HORACE B. CATES, M.D.
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In an earlier study several liver function tests were carried out upon patients in whom a diagnosis of cirrhosis had been previously confirmed, both by peritoneoscopy and liver biopsy. The excretion of bromsulfalein was found to be the most accurate test to measure the degree of liver damage.1 This opinion is in accordance with the experience of other workers.2, 3 However, the pathological diagnosis and the estimate of liver function are not always in agreement because some patients, having a high retention of bromsulfalein, die of subacute cirrhosis before marked atrophy occurs; others may survive until marked atrophy of the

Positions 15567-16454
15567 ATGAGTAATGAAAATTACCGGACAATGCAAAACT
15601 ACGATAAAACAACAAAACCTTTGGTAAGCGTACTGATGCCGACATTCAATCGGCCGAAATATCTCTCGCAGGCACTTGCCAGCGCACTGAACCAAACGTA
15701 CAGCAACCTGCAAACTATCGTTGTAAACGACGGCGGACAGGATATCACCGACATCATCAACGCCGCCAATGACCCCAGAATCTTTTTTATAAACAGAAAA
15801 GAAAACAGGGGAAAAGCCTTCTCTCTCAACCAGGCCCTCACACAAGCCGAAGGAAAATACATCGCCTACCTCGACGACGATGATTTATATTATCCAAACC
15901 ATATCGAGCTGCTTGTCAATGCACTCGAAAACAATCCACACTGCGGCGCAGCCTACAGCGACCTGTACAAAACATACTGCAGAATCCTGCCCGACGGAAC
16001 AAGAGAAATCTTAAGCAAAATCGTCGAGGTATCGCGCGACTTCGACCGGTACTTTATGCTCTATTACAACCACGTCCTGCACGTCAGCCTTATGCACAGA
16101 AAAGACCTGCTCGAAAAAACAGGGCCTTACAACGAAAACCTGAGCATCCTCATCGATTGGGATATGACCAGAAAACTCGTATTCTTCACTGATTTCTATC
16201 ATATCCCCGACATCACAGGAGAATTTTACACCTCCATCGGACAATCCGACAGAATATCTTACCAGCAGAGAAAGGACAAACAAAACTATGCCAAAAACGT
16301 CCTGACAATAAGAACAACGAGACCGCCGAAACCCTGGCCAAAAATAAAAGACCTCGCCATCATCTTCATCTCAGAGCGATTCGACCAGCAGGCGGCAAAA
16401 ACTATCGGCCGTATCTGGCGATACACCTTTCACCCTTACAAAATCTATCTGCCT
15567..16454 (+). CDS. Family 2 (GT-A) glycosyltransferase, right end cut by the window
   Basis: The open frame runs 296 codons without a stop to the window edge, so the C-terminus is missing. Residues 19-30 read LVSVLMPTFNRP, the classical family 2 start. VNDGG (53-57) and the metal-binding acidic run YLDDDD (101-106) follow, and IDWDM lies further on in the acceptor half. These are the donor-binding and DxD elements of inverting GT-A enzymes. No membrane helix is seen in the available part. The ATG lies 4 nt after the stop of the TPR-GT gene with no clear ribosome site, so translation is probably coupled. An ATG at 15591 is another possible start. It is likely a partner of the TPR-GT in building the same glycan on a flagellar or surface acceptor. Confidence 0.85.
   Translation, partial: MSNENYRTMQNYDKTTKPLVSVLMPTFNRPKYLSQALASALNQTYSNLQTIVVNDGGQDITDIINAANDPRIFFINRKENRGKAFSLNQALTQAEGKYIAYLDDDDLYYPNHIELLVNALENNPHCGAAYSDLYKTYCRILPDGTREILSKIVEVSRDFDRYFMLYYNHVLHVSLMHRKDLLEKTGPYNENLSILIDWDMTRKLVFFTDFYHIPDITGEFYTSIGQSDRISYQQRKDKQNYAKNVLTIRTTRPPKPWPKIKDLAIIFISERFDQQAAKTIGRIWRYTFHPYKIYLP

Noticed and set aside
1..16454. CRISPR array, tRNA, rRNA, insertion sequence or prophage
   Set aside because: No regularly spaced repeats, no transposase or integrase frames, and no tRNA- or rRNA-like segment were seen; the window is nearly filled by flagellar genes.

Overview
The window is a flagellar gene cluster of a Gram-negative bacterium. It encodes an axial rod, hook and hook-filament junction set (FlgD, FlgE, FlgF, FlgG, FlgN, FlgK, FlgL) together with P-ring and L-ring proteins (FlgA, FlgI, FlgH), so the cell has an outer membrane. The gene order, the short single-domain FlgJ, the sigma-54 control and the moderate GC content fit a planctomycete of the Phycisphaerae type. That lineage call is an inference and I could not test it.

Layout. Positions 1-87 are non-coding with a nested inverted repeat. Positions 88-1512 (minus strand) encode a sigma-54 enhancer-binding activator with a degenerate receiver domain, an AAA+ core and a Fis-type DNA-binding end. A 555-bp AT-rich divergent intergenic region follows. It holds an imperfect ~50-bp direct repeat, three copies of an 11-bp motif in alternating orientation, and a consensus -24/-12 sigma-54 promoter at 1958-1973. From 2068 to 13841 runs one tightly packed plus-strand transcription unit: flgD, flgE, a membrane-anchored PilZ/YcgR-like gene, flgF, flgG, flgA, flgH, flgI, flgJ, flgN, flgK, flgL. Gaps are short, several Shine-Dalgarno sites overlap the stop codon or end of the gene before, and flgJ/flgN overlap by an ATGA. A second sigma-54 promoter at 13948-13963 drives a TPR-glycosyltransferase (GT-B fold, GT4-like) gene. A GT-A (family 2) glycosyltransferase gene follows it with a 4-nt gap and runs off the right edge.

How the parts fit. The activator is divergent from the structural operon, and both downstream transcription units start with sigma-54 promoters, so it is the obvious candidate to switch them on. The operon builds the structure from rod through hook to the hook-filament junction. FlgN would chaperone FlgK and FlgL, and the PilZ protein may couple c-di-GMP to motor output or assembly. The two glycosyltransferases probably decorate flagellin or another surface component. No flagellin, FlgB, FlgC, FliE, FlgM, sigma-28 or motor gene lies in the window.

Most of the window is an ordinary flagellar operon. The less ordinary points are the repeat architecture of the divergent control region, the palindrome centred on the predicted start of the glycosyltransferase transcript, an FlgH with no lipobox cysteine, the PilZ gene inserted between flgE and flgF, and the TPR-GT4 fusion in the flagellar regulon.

CATES HB. ACUTE HEPATITIS OF ALCOHOLISM: A CLINICAL AND LABORATORY STUDY1. Ann Intern Med. 1941;15:244–250. doi: 10.7326/0003-4819-15-2-244
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Published: Ann Intern Med. 1941;15(2):244-250.
Gastroenterology/Hepatology, Liver Disease, Tobacco, Alcohol, and Other Substance Abuse.
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Print ISSN: 0003-4819 | Online ISSN: 1539-3704
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